I’m not an electrical expert by any means, but I know that the board and the strips need a common ground connection, I don’t know if that works having it before the buck converter (experts please reply).

If you go 5v, you can eliminate the buck converter to go the lowest cost. Depending on the length of the strip you may have to “inject power” by wiring power on both ends.
image

How long of a string are you looking at?

Tracking on the Power Injection (PI). from what I have read, depending on what LEDs you get (5v, 12v, 24v) will determine how long the string can be before PI is needed. I know most projects for houses will be using the standard 5m (16.4ft), and most youtube videos I saw said that it wouldn’t hurt to just PI at the end of each of those lengths. My concern was more of what was actually needed for the control board (NodeMCU, ESPixelStick, DigiUno, QuinLED-Dig-Quad, etc). Saw some say that all that was needed was the NodeMCU (maybe with a logic board to ensure 3.3v on the data line to each strand), with others linking to some control boards/PSU combos that were starting at $400USD for just the control board (that would make it a little out of budget).

Then there is the question of how many are needed. Is it one per strand (no logic needed) or can one NodeMCU control multiple strands with a logic board to ensure each strand gets the full 3.3v (if I am even saying that correctly). I know that $400 board was capable of controlling like 16 different strands (hence the price), but that is where I got turned around and flipped upside down on what exactly was needed. I still need to measure my roof line to figure out how many LEDs are needed, and then go from there. I have a spare 24v Meanwell PS I was going to use on one of my 3D printers, but I can always repurpose that. I also have the buck converters as I was going to redo the electronics enclosure and incorporate an RPi with Octoprint on that printer as well. SO I understand that side of it, it was more of the what kind of controler is needed, how many, and is there anything else needed (i.e. logic board, fuze, capacitor, resistor).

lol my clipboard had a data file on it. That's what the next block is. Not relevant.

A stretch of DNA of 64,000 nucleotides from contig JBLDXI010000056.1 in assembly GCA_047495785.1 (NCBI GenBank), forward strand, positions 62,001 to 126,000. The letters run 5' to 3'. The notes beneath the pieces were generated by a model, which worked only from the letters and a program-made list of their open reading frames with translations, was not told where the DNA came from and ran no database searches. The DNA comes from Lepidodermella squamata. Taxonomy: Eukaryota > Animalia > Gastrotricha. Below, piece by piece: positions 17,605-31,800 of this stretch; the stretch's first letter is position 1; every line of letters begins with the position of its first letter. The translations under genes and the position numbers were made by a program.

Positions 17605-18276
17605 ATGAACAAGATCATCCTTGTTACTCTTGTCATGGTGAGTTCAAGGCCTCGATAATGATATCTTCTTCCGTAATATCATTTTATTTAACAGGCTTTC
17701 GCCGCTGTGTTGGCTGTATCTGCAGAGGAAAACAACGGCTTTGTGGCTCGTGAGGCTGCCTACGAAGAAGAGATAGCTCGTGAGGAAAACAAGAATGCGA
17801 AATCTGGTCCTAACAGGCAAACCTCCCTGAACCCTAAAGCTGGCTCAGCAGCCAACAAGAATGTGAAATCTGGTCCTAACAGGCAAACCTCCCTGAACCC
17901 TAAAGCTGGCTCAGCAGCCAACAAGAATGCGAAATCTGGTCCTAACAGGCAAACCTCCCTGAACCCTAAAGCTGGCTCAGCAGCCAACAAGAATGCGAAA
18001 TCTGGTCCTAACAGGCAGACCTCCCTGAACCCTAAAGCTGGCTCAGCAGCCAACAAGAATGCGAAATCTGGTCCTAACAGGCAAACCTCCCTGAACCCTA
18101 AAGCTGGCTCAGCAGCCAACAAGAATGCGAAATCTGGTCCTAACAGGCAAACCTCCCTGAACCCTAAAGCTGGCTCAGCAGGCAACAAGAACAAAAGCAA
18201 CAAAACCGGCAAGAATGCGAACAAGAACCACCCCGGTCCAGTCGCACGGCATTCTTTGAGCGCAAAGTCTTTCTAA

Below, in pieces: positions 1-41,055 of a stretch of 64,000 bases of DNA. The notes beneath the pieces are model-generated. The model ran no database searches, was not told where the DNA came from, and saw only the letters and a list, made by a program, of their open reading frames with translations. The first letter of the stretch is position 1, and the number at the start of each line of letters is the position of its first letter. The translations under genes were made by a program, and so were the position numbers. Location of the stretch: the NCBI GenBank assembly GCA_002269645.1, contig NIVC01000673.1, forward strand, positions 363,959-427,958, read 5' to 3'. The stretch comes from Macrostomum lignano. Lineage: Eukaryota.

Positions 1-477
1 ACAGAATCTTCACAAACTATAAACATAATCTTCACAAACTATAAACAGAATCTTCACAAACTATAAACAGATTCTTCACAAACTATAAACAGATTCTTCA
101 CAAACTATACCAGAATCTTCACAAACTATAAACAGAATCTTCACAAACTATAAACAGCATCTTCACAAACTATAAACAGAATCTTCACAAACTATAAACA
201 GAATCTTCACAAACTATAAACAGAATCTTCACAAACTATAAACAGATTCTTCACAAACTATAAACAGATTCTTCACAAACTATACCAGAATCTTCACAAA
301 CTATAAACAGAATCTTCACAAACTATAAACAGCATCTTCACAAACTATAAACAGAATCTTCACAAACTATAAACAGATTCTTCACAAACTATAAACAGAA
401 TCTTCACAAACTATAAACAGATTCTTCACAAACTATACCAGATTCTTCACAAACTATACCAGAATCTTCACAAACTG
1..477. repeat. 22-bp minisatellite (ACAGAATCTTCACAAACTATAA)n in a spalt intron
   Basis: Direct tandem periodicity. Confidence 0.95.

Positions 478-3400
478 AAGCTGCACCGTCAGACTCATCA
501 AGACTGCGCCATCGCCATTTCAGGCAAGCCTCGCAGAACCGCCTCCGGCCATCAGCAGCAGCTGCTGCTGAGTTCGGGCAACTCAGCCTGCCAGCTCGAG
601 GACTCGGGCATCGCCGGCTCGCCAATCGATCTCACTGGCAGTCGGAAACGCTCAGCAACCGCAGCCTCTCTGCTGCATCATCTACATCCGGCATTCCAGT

The power injection is why I went with 12V. I managed to avoid PI on all the lights on my house (but I do have 4 starting locations). The worst is the string along the upper roof, which has a long wire at the start and then goes all the way across the roof. I bumped up the PSU adjust screw to about 13V to end up with 5V at the end of that run.

The pain image with the buck converter looks about right, except the ground after the buck converter may not be on the common ground. The converter might keep it the same, but it might not.

I have done a lot of installs in my house with dupont cables, soldered cables, even breadboards. I wanted something I could fix with garage tools, up on a ladder. So I went with soldered wires, covered in heat shrink filled with hot glue for all the exterior connections and the digi quad board has screw terminals for attaching the wires there. I ended up crimping ends on the wire to keep the wires from fraying in the screw terminals. I have a lot more confidence in this setup than I have on other project that live indoors.

I could have done all of that without the daughter board. Certainly.